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A Wreath in Time
MovieFeb 8, 1909

A Wreath in Time

A few of us have had the chance to read our own obituary notice, …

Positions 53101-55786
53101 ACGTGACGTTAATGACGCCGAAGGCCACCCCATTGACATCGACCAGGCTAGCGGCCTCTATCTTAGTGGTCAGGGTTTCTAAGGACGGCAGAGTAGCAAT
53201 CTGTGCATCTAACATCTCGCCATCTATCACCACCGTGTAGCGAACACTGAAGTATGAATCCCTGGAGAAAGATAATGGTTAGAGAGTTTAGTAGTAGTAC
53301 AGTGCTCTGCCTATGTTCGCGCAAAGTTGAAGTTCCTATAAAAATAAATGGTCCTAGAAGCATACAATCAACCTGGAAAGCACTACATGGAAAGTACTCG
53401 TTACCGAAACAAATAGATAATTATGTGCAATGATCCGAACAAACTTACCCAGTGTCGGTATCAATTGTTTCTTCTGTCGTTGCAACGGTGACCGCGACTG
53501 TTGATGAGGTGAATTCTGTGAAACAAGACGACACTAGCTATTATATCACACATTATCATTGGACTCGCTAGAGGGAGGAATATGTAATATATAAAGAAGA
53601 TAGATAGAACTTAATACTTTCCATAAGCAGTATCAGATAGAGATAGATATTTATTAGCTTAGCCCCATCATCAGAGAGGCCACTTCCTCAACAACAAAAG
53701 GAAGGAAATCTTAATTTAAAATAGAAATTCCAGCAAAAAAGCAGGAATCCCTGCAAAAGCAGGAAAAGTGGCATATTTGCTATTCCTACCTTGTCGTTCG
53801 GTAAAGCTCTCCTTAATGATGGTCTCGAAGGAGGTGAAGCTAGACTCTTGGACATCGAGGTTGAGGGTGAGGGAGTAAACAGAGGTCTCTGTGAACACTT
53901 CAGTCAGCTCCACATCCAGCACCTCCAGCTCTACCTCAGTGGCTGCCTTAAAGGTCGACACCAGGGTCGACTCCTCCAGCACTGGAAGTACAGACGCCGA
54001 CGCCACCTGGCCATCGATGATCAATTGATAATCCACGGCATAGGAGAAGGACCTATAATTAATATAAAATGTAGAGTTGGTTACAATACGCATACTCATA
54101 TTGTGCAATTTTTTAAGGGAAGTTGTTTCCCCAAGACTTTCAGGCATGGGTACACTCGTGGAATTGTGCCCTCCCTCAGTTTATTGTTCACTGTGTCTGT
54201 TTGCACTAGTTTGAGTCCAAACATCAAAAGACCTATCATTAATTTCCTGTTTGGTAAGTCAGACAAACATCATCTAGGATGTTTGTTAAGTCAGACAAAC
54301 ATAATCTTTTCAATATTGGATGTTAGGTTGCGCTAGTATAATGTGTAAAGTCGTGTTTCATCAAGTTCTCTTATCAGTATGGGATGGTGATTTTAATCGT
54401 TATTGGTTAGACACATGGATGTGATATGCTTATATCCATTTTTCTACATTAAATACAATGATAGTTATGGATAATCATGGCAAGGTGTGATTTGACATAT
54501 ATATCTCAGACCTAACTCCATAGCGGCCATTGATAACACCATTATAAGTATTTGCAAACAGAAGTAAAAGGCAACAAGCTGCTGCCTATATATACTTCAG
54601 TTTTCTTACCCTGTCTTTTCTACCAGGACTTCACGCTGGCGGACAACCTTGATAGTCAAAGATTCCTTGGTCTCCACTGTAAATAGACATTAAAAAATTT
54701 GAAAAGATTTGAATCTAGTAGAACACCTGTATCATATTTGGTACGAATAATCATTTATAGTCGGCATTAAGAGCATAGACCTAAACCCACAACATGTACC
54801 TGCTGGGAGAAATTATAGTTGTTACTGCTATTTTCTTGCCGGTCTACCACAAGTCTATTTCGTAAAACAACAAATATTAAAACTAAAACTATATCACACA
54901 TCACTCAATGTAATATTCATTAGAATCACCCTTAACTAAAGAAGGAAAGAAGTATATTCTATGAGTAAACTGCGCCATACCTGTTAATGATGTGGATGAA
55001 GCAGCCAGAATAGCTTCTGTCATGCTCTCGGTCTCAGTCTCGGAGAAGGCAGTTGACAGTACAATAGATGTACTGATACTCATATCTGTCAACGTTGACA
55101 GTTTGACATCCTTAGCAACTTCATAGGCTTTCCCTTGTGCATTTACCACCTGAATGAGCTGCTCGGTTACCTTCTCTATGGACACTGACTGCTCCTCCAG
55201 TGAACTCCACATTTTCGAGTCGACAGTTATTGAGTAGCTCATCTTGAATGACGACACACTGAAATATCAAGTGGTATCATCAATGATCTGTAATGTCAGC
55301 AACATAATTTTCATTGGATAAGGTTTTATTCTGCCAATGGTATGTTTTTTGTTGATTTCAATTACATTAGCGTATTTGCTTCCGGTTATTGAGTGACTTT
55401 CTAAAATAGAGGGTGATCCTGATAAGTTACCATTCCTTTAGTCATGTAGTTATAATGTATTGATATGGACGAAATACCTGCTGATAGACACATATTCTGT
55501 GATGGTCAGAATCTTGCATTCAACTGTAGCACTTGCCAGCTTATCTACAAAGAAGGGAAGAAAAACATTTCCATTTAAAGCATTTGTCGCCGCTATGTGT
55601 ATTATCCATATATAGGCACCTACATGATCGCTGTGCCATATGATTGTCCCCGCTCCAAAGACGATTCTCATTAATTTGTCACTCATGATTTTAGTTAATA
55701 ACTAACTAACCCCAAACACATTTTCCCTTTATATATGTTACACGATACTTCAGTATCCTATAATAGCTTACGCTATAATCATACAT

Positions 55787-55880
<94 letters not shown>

A few of us have had the chance to read our own obituary notice, but it fell to the lot of John Goodhusband the rare privilege of viewing his own elegiac cinerary floral offerings, and at the time John was anything but a "dead one." It happened thusly: John, after office hours, meets a couple of his erstwhile chums, who prevail upon him to go with them to the show and make a jolly old-time bachelorhood night of it. Now John is fully alive to his duties as a benedict, but it is hard to resist the temptation, so he yields and sends Mrs. Goodhusband a telegram that he had left on the Red Eagle Express for Freeport on business, and will return in the morning. The trio then repair to the Empire Theater, where the Burlesque Company is playing, of which La Tunita, the Queen of the Orient, is the bright peculiar star. To say they enjoy the show is putting it mildly, and after the performance they play the role of stage door Johnnies, inducing several of the show girls to join them in several cold bottles and hot birds at a neighboring lobster palace. Meanwhile, an "extra" evening paper is handed Mrs. Goodhusband, which contains the alarming news that the Red Eagle Express has been "wrecked and all on board killed." Sorry her lot; a widow so early in the game. Well, she dons the weeds and hies herself to the florist and orders a suitable floral tribute, a large wreath of roses, with the word "R-E-S-T" worked in violets. All this time John is having a rip-roaring good time piling up an iridescent souse, arriving in the gray of morning to a house of mourning, where he is met by his own widow. Shown the newspaper, he feels some eclaircissement is due the lachrymose Mrs. Goodhusband, so he sets to work his fabricating faculties, and in lucid terms tells how he, the lone survivor of the calamity, at the risk of his own life endeavored to save others, dragging them from the wreck. He plays the noble hero in the eyes of Mrs. G. until the maid enters with the morning paper, which states that the account of the wreck was all a mistake; it never happened. Poor John is now up against it for fair, and he certainly would have come out badly but for the arrival at this moment of the wreath, which presents to the Mrs. the thought of what might have been, hence she weakens, with a promise from John that to his bachelor traits he exclaim "requiescat in pace."